James Hill, Mandy Hill
Gonzaga’s Big Bing Theory Choir and Guests
Nicholas Braukmann, Antonia Partusch, Cole Fiscus, Florence Antigo Okot, Frances Minigan, Joseph Underwood, Laura Burton, Maxwell Cook, Melissa Davies, Nicholas Chambers
Sean Alexander Lamont
Alyssa Nichole Prime, Andre Montgomery, Quindrey Davis, Nathan James Komp, Barry William Starkey, Thomas W Gannt II, Bennet Carnahan
Purchase music online at http://www.cdbaby.com/cd/stevielynne4
In light of the third 2016 Presidential Debate scheduled tonight, I decided it was time to share this.‘We Are the People’ is a song that captures the very essence of human existence. It delves into the depths of individuality, diversity and unification, bringing to light the dark shadows of the unknown that divide us. Written and performed by artist Stevie Lynne, the lyrics passionately evoke a response to the current crises such as racism, sexism, inequality, political dissection and religious liberty, as well as the need for societal reformation. Built by a team of talented singers and musicians from various organizations based out of Spokane, Washington, ‘We Are the People’ embodies freedom founded in truth and the pursuit of solidarity. Please, if there is one thing that I ask of you as my friends, my family...my fellow people...share this until it's heard throughout America...and the world. Let's make our voices heard this 2016 Presidential Election #wearethepeople #wearebetter #presidentialdebate#election2016 #america
She’s known as “Spokane’s Queen of Soul” living up to it with haunting original ballads drawn from her own personal history and that of her closest companions. Her debut album, Liars, released in March 2015 is a product of countless stolen hours writing and recording at Amplified Wax Recording Studio, between 12-hour shifts at Sacred Heart Medical Center, where Stevie Lynne works as a registered nurse.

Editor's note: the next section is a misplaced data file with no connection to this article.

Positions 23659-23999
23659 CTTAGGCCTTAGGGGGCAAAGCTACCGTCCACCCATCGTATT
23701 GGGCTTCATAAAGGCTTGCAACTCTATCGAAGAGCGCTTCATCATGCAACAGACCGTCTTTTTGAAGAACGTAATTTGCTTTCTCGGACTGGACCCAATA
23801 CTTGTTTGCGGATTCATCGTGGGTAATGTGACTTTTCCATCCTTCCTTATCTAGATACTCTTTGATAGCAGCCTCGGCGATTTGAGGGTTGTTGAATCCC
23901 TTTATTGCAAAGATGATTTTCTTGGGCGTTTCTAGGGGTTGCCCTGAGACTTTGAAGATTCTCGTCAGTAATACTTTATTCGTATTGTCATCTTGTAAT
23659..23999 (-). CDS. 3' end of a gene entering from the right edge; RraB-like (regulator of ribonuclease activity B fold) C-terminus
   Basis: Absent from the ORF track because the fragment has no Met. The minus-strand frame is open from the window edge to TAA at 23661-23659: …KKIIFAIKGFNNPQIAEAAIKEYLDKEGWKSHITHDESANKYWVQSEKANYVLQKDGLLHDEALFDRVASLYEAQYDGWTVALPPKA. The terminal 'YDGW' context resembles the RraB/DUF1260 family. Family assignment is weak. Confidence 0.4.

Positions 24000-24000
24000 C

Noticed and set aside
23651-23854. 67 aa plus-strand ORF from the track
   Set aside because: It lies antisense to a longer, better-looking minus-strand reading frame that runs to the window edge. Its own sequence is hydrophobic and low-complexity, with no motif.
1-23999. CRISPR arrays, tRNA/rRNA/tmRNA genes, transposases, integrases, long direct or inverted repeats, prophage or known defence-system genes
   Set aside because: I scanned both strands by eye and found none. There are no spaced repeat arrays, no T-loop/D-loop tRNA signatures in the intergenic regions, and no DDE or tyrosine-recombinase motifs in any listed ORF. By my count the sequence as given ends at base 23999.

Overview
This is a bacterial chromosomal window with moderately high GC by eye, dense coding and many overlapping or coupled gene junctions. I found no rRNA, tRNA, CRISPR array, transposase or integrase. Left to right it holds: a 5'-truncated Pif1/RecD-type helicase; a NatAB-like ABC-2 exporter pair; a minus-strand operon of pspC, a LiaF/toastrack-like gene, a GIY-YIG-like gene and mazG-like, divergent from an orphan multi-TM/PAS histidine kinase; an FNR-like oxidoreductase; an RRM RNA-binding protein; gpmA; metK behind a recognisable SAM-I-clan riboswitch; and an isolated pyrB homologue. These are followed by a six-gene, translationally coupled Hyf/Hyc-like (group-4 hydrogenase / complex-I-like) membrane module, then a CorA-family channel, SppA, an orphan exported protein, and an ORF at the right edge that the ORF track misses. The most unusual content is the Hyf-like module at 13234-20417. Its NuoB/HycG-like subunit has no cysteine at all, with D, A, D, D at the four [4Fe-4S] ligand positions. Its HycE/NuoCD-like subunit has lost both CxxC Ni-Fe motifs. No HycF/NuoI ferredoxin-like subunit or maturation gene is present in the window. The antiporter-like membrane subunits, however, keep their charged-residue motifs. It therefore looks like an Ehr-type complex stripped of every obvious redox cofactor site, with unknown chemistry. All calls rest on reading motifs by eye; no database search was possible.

The lyrics and musicality are spare and graceful, engaging with real and complicated emotions, but pairing them with subtle instrumentation and a smooth, R&B voice reminiscent of the greatest women of the genre, from classic divas like Etta James, Ella Fitzgerald and Nina Simone to more contemporary musicians like Adele, Christina Perri, and Norah Jones.
Stevie Lynne personally plays piano and acoustic guitar, and often plays with Sean Lamont and Alyssa Prime who add cello and additional vocals to Stevie Lynne’s sound.
Singing on stage at the age of 2, it wasn’t much of a leap to writing music at 11, following in the footsteps of her mother who also writes music, involving Stevie Lynne in her recording and passing along her passion. Along the way, Stevie Lynne has been influenced by a wide variety of artists, from Mumford & Sons, Passenger, and Ingrid Michaelson, to Sara Barielles, Michael Bublé, and Maroon 5.
No stranger to heartbreak, Stevie Lynne expresses her life story through song. You can hear the strains of a marriage divided, loss and betrayal and the slow path to healing for this old soul in every turn of phrase.
You’ll find Stevie Lynne and her music profiled in the pages of the Inlander and the Spokesman-Review, and telling the story of her album and musical path on Spokane Talks Radio’s Music Show. Catch a show at a local venue like The Ridler Piano Bar or The Bing Crosby Theater and experience the songs as they were meant to be heard: played live and sung like you’re the only one in the room.